. . . .may be the most controversial of the many we've posted, addressing the long-time question of whether the Paris Review has had ties to the CIA. This isn't a new controversy. George Plimpton had long-term friendships with CIA types like Jock Whitney. (His father Francis T. Plimpton's record working for the government during the days of the Bay of Pigs is undeniable.) George himself acknowledged the rumors about Paris Review, without confirming or denying them, in an anniversary issue of the magazine. George and his friend Peter Matthiessen were raised at a time, in a class and milieu, when being adventurous in CIA fashion was expected and appropriate.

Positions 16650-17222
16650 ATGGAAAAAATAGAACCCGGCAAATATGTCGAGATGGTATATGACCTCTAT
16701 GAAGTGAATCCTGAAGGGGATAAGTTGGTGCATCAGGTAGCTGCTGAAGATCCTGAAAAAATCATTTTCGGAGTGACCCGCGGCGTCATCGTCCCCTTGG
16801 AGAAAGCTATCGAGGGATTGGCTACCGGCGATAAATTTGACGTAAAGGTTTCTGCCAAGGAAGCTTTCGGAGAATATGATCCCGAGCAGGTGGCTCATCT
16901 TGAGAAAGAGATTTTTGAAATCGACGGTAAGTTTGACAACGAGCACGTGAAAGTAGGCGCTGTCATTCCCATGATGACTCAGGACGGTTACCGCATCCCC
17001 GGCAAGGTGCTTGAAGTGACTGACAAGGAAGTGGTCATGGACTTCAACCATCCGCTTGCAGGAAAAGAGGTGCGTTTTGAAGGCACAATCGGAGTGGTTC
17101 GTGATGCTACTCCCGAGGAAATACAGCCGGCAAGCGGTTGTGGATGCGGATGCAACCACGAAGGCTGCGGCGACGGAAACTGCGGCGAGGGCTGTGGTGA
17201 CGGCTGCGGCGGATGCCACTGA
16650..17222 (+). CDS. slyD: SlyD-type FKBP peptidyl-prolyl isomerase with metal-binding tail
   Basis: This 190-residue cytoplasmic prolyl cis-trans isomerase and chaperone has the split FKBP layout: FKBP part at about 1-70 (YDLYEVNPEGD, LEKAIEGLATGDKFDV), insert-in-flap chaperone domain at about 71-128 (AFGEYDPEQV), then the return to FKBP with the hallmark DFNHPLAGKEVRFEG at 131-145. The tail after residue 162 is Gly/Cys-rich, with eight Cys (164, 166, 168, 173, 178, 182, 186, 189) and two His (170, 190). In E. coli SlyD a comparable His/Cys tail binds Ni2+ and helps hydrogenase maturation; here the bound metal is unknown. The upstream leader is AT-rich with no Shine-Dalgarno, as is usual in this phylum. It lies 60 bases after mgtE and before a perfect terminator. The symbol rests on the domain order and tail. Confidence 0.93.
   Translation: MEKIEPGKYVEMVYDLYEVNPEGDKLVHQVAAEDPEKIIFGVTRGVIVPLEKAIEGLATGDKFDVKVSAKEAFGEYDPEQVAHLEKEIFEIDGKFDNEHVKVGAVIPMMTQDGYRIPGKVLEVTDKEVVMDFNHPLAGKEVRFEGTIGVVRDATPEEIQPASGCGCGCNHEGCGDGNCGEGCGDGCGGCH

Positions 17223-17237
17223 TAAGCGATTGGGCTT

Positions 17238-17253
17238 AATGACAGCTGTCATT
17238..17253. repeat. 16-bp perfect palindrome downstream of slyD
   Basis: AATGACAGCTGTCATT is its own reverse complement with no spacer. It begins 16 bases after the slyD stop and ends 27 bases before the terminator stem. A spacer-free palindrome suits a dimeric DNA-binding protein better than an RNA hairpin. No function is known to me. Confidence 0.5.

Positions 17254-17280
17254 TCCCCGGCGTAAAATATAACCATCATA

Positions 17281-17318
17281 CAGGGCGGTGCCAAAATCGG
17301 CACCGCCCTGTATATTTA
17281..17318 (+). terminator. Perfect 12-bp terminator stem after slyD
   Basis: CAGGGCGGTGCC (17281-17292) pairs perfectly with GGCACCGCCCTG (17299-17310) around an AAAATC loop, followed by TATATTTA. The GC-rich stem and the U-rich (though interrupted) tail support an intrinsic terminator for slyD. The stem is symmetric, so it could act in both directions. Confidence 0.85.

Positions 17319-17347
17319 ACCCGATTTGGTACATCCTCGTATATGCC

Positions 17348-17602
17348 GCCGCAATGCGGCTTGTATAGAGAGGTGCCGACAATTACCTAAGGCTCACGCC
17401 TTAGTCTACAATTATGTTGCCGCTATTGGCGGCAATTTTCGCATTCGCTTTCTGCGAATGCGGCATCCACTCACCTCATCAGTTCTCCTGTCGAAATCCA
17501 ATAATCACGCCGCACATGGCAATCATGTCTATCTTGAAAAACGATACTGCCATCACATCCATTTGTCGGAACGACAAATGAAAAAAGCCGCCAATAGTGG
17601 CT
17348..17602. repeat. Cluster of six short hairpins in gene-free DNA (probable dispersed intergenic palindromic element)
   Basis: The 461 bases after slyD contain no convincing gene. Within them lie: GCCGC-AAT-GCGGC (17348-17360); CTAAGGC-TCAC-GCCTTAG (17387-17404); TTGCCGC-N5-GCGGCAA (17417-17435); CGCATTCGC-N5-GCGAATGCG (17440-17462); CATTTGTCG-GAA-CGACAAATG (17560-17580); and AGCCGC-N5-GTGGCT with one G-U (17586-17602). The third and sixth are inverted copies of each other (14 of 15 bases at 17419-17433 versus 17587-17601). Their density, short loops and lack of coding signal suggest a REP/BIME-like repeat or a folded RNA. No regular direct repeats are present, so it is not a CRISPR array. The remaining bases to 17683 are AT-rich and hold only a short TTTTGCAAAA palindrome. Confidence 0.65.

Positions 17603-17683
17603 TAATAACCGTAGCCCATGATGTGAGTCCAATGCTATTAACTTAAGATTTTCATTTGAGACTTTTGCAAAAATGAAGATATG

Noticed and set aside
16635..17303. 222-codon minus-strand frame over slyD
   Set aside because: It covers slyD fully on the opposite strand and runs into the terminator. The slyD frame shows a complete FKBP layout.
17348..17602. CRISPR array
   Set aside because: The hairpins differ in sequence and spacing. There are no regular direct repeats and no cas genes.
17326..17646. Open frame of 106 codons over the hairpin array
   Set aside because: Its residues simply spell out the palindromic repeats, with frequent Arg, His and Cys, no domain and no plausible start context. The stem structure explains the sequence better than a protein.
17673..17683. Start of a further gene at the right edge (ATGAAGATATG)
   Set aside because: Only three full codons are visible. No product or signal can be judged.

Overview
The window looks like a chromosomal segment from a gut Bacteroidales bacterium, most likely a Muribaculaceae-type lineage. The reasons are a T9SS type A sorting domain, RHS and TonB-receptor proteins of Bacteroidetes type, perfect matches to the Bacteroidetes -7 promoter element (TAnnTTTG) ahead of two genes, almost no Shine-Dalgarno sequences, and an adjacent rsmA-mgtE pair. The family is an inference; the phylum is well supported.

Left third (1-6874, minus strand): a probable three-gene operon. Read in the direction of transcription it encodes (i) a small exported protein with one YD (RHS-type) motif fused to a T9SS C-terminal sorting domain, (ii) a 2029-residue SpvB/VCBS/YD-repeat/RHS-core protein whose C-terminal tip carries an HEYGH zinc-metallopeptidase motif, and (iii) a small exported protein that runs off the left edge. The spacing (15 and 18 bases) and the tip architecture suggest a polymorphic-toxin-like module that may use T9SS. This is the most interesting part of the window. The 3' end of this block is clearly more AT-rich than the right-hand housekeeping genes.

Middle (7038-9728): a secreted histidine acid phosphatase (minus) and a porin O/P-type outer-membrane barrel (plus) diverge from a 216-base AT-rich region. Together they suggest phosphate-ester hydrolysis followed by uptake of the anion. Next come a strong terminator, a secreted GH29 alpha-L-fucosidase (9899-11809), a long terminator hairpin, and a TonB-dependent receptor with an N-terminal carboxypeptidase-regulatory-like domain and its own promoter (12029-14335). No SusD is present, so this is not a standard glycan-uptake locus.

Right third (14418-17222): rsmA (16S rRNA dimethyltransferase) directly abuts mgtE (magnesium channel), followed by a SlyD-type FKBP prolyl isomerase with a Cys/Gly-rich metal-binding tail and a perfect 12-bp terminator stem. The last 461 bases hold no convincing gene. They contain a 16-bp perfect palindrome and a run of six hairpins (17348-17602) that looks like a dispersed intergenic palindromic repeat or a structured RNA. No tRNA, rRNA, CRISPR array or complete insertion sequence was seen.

The essay we're presenting contains much personal testimony. The question is whether one believes the sincerity of the writer, Richard Cummings. WE DO, and present the essay for consideration by our readers in that light.
Cummings's two-part Report is noteworthy not only for its credible revelations, but also for the window it provides on the mentality of those at the highest levels of this society who believe literature is their private playground.
We made attempts to contact principals named in the article for on-the-record comments. From Paris Review we received no reply. Former Editor James Linville stated, "I don't think Richard Cummings is a fully competent journalist"-- but would say nothing else on the record. As for Peter Matthiessen, no phone numbers or web addresses for himself or his zen center in Sagaponack, New York, are listed.
(The ULA's Monday Report is at www.literaryrevolution.com.)